Black History Facts
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African-American Firsts: Government
- Mayor of major city: Carl Stokes, Cleveland, Ohio, 1967–1971. The first black woman to serve as a mayor of a major U.S. city was Sharon Pratt Dixon Kelly, Washington, DC, 1991–1995.
- Governor (elected): L. Douglas Wilder, Virginia, 1990–1994. The only other elected black governor has been Deval Patrick, Massachusetts, 2007–
- U.S. Representative: Joseph Rainey became a Congressman from South Carolina in 1870 and was reelected four more times. The first black female U.S. Representative was Shirley Chisholm, Congresswoman from New York, 1969–1983.
- U.S. Senator: Hiram Revels became Senator from Mississippi from Feb. 25, 1870, to March 4, 1871, during Reconstruction. Edward Brooke became the first African-American Senator since Reconstruction, 1966–1979. Carol Mosely Braun became the first black woman Senator serving from 1992–1998 for the state of Illinois. (There have only been a total of five black senators in U.S. history: the remaining two are Blanche K. Bruce [1875–1881] and Barack Obama (2005–2008).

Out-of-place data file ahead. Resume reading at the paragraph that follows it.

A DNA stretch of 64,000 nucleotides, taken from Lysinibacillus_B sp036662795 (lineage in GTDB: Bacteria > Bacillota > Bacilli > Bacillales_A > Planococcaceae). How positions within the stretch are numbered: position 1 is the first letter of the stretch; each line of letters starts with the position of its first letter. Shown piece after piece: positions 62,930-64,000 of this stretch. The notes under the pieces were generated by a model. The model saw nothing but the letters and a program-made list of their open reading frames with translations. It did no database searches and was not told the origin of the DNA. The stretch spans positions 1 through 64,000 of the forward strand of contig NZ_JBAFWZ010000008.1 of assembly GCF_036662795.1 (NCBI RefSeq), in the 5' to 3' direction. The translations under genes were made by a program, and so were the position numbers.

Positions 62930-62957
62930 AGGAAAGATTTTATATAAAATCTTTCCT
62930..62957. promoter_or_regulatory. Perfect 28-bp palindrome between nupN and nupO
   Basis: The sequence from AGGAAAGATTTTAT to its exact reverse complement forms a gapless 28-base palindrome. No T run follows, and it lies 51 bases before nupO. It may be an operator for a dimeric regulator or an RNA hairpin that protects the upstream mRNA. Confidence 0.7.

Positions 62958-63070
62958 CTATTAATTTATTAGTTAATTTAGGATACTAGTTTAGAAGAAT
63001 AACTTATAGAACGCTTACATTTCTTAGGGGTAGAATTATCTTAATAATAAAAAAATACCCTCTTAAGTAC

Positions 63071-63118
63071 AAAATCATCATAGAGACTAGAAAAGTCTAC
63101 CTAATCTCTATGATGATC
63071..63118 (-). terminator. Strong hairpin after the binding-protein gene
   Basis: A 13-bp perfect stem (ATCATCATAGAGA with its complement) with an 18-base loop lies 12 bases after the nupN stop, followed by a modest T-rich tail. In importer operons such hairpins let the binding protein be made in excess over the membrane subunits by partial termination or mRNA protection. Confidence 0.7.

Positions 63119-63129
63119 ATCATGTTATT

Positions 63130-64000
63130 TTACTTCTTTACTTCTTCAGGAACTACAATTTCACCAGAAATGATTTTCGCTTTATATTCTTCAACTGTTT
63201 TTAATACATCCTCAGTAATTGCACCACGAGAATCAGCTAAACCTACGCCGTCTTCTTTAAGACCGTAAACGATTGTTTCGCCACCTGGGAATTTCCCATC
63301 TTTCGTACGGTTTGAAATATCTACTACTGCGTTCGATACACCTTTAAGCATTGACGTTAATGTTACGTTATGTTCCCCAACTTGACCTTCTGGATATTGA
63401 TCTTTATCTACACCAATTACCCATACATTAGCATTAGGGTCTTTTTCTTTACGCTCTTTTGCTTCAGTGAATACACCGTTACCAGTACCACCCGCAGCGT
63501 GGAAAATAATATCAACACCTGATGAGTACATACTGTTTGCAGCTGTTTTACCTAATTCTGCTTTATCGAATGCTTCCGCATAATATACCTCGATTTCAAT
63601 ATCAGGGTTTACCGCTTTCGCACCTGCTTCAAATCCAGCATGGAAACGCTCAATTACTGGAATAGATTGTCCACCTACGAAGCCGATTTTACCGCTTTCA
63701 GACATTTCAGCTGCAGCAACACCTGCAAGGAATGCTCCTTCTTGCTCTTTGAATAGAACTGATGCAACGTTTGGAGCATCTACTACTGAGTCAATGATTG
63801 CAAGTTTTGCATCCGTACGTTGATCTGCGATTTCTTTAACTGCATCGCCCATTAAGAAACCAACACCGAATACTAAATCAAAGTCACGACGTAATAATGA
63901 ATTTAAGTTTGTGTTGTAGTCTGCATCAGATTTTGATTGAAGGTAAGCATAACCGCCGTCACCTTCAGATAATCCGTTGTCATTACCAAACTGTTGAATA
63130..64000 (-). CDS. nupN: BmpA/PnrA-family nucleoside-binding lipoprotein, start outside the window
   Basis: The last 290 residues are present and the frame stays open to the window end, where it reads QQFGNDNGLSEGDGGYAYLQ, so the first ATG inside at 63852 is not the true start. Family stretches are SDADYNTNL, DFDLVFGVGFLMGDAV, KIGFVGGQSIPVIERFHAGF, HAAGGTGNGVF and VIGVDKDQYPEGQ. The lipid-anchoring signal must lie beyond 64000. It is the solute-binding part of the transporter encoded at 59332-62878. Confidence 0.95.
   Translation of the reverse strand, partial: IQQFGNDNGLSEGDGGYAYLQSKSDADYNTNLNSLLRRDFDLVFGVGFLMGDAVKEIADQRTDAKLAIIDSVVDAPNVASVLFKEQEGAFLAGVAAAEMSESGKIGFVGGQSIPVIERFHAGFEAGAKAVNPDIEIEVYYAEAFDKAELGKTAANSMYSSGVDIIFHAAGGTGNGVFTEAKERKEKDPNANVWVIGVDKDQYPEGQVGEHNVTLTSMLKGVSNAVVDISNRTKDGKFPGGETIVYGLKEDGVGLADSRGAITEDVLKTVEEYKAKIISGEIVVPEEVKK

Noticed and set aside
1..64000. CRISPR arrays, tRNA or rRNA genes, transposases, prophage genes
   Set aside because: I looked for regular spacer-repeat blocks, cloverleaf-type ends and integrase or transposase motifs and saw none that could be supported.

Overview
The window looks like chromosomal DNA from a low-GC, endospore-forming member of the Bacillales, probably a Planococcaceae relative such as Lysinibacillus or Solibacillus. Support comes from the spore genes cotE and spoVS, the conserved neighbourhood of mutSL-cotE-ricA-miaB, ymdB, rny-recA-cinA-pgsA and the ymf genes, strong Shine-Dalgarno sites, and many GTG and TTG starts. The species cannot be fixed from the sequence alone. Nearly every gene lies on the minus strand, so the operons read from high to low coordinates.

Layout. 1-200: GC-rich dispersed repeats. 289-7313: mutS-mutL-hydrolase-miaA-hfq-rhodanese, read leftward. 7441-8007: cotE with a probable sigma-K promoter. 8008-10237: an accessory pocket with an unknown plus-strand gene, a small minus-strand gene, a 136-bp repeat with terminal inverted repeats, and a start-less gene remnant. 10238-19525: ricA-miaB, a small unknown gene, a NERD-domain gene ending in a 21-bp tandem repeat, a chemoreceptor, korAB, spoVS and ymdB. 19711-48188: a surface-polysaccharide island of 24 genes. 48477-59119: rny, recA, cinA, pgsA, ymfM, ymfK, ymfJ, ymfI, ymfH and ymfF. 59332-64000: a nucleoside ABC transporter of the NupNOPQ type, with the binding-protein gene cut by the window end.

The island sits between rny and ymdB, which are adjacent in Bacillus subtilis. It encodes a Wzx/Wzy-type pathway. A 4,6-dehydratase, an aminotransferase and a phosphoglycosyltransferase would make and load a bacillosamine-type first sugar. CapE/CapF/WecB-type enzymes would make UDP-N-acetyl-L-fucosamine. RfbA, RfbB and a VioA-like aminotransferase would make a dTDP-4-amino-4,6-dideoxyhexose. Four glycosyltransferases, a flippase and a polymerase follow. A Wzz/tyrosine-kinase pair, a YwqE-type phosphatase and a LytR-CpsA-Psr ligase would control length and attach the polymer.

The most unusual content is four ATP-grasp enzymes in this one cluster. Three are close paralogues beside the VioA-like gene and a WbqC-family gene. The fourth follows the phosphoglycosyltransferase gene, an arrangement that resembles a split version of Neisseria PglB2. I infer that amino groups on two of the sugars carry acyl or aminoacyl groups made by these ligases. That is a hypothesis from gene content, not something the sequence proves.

- U.S. cabinet member: Robert C. Weaver, 1966–1968, Secretary of the Department of Housing and Urban Development under Lyndon Johnson; the first black female cabinet minister was Patricia Harris, 1977, Secretary of the Department of Housing and Urban Development under Jimmy Carter.
- U.S. Secretary of State: Gen. Colin Powell, 2001–2004. The first black female Secretary of State was Condoleezza Rice, 2005–2009.
- Major Party Nominee for President: Sen. Barack Obama, 2008. The Democratic Party selected him as its presidential nominee.
- U.S. President: Sen. Barack Obama. Obama defeated Sen. John McCain in the general election on November 4, 2008, and was inaugurated as the 44th president of the United States on January 20, 2009.